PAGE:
I’m not at all against the idea of founders taking some money off of the table, provided the company is doing well and provided they continue to own enough of the company to continue to care about its success and work hard to keep it growing. I do think this would be a real advantage of selecting a larger sized fund as your initial venture capital investor. Smaller investors may not have the additional cash reserves available to both fund some liquidity and also continue to have enough in reserve to fund the company’s growth.

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The hidden cost of a venture capital down round – Anti-dilution provisions

Mark MacLeod pointed me to a recent publication by Fenwick & West (a well known tech law firm) on the increasing number of down rounds for venture funded companies. According to Fenwick, for the past two quarters, “down rounds” have exceeded “up rounds” when venture backed companies are raising follow on financing. To go into a little more depth here, a down round is when a company that has already raised venture capital raises additional capital (another “round”) at a valuation that is lower than the valuation from the previous round. In other words, the company is worth LESS than it was after the completion of its last fund raise. So, for the past couple of quarters, many previously venture backed companies are falling in value.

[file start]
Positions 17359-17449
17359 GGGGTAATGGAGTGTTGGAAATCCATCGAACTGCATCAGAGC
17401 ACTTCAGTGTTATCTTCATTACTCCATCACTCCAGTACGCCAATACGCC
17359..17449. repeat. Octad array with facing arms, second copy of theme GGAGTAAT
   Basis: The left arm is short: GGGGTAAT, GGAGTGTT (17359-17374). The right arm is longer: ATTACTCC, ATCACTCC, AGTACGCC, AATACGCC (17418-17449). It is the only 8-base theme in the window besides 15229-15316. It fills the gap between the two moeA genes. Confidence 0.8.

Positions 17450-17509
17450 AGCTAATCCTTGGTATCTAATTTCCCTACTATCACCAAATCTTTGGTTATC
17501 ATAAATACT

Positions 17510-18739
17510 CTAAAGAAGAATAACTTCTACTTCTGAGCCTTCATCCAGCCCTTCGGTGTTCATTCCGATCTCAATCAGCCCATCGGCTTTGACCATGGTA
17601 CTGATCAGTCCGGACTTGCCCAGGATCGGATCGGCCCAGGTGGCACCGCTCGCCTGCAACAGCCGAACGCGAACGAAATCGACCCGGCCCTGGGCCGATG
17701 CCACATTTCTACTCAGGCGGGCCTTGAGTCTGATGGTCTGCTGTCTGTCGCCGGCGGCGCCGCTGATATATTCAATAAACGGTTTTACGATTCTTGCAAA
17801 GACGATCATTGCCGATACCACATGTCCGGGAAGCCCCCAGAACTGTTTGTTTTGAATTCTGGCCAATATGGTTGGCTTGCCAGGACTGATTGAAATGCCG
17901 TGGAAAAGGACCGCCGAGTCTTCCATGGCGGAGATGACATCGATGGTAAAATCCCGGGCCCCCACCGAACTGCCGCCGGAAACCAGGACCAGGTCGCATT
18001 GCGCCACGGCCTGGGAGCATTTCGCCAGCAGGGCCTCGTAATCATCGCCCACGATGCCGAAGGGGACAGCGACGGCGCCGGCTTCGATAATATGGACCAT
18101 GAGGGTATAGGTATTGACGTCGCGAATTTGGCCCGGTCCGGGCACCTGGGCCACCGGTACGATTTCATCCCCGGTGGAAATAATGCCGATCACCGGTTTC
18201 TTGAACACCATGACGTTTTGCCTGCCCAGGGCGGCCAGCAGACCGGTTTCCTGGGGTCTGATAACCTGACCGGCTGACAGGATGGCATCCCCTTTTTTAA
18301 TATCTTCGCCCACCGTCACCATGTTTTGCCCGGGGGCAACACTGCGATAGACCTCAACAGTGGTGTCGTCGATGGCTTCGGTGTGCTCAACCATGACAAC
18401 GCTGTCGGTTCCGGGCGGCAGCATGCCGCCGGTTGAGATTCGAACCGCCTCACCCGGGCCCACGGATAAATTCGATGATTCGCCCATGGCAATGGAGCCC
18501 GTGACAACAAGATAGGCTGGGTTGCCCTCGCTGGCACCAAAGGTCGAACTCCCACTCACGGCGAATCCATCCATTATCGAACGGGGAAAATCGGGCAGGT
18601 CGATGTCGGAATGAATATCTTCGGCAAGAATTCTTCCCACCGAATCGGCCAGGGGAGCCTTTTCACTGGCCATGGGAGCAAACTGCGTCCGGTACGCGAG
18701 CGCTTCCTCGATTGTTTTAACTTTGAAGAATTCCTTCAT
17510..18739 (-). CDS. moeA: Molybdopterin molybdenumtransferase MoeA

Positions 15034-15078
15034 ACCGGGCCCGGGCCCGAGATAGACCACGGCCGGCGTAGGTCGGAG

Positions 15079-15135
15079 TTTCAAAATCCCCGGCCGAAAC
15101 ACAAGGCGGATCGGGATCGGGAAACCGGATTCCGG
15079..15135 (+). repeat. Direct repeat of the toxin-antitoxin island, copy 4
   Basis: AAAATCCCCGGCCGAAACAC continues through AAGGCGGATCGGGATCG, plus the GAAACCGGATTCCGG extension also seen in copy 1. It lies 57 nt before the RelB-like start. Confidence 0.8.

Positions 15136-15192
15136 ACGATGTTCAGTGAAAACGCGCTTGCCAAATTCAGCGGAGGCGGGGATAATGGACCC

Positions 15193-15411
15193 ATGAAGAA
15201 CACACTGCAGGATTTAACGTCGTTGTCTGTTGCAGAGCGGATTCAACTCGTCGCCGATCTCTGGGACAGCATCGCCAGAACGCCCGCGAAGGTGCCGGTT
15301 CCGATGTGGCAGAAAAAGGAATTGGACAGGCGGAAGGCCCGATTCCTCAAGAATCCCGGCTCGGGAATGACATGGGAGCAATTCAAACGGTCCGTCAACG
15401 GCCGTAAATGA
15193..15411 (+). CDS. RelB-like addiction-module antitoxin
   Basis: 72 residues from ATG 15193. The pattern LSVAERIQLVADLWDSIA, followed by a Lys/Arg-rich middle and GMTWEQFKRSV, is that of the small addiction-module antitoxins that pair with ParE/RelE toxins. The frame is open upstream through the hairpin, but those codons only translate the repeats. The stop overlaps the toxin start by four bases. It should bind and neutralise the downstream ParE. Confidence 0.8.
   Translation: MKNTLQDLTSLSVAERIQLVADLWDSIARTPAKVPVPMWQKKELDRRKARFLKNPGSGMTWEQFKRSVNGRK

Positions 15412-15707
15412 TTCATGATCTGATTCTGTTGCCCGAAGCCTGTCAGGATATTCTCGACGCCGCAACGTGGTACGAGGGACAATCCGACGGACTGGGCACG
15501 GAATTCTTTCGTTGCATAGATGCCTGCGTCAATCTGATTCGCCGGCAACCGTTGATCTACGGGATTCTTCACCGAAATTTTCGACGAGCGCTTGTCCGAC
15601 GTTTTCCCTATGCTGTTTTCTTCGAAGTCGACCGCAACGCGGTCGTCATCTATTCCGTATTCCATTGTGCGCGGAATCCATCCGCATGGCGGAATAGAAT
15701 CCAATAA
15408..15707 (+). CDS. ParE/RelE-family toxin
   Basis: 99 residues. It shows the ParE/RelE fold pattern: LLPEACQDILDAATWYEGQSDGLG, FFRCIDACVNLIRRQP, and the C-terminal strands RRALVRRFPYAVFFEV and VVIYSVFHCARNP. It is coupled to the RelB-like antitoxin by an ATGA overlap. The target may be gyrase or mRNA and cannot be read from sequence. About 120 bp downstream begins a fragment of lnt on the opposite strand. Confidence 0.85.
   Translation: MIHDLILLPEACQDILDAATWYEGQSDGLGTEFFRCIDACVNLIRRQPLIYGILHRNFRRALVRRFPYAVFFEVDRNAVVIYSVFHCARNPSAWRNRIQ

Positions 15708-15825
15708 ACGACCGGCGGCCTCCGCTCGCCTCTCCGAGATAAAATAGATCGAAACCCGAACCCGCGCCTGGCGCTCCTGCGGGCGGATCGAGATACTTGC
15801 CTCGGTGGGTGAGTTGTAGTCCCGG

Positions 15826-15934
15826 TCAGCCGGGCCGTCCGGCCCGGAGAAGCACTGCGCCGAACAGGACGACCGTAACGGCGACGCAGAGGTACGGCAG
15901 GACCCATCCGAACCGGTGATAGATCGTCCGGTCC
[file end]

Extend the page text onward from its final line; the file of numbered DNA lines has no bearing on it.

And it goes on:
Why 2009 Q2 valuations are falling